Vaccinations

Required & Recommended Vaccinations

The only vaccine required by international regulations is yellow fever. Proof of vaccination will only be required if you have visited a country in the yellow-fever zone within the six days prior to entering Southeast Asia.

The World Health Organization (WHO) recommends the following vaccinations for travelers to Southeast Asia:

Adult diphtheria and tetanus Single booster recommended if none has been given in the previous 10 years. Side effects include a sore arm and fever.

Hepatitis A Provides almost 100% protection for up to a year; a booster after 12 months provides at least another 20 years’ protection. Mild side effects such as headache and a sore arm occur in 5% to 10% of people.

Hepatitis B Now considered routine for most travelers. Given as three shots over six months. A rapid schedule is also available, as is a combined vaccination with hepatitis A. Side effects are mild and uncommon, usually headache and a sore arm. Lifetime protection occurs in 95% of people.

Measles, mumps and rubella Two doses of MMR required unless you have had the diseases. Occasionally a rash and flu-like illness can develop a week after receiving the vaccine. Many young adults require a booster.

Polio Only one booster is required as an adult for lifetime protection.

Typhoid Recommended unless your trip is less than a week. The vaccine offers around 70% protection, lasts for two to three years and comes as a single shot. Tablets are also available; however, the injection is usually recommended as it has fewer side effects. A sore arm and fever may occur.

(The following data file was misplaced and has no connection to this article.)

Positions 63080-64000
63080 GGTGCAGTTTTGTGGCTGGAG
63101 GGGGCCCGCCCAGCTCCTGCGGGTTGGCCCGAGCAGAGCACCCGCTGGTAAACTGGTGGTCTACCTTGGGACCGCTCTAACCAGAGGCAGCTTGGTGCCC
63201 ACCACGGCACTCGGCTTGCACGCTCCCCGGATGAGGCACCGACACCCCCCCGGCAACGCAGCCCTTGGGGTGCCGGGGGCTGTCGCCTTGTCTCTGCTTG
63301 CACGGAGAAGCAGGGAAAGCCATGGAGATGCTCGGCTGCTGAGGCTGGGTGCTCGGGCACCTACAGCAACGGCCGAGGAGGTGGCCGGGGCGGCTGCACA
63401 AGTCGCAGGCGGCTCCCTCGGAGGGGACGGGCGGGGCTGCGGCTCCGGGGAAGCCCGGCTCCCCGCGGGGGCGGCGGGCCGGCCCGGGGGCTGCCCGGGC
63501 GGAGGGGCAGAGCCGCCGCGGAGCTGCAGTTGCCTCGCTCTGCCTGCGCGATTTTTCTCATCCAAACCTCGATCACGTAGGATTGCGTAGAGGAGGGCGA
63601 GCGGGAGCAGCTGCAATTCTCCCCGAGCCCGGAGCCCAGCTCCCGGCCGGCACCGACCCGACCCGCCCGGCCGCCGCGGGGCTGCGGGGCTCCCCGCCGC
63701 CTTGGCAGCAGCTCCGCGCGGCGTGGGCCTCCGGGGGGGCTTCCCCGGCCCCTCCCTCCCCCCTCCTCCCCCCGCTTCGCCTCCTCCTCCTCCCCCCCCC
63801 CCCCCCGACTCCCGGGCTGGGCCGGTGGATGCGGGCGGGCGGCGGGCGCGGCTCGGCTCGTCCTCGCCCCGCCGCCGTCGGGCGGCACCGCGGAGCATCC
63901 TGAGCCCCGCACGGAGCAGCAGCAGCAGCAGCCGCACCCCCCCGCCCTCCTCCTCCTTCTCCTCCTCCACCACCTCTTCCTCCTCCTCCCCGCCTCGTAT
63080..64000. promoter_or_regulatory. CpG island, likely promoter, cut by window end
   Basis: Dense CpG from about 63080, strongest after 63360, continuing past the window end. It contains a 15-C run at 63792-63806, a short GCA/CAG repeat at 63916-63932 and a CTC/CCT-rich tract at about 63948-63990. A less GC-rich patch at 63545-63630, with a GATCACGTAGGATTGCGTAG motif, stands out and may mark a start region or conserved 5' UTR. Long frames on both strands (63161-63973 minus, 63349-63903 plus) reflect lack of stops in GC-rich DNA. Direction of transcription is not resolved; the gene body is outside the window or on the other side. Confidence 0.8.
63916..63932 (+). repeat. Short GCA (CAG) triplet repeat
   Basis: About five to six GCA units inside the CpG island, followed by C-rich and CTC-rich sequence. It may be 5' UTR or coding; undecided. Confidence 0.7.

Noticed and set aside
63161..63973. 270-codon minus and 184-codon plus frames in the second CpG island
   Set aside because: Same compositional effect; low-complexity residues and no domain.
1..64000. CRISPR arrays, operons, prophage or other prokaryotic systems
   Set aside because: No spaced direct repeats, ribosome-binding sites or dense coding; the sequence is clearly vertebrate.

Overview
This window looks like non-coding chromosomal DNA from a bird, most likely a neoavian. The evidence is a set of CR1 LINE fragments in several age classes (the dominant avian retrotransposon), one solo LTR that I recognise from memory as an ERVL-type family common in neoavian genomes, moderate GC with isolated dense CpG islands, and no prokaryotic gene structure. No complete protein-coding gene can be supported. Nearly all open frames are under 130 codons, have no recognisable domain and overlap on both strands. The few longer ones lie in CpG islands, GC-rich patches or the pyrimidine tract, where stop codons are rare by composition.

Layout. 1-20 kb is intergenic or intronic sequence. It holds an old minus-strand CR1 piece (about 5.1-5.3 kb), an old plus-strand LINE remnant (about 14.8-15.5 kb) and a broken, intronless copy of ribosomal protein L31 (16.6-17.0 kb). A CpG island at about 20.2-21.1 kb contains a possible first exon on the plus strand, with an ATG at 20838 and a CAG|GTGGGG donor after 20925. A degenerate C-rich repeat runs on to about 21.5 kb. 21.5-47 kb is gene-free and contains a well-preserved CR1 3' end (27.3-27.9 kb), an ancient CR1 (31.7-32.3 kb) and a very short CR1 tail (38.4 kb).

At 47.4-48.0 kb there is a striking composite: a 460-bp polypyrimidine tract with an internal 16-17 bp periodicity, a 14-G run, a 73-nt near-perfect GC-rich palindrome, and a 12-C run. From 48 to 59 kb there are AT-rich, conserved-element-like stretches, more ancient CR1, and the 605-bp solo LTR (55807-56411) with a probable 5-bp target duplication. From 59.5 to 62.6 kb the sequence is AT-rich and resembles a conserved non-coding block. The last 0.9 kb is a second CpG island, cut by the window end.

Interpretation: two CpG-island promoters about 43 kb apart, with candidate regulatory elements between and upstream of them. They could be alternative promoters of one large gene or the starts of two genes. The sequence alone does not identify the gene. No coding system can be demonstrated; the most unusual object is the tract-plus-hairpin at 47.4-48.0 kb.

Varicella If you haven’t had chickenpox, discuss this vaccination with your doctor.
 
These are recommended only for long-term travelers (more than one month):

Japanese B Encephalitis Three injections in all. Booster recommended after two years. A sore arm and headache are the most common side effects.

Meningitis Single injection. There are two types of vaccination: the quadrivalent vaccine gives two to three years’ protection; meningitis group C vaccine gives around 10 years’ protection. Recommended for long-term travelers aged under 25.

Rabies Three injections in all. A booster after one year will then provide 10 years’ protection. Side effects are rare – occasionally a headache and sore arm.

Tuberculosis A complex issue. Adult long-term travelers are usually recommended to have a TB skin test before and after travel, rather than vaccination. Only one vaccine is given in a lifetime.

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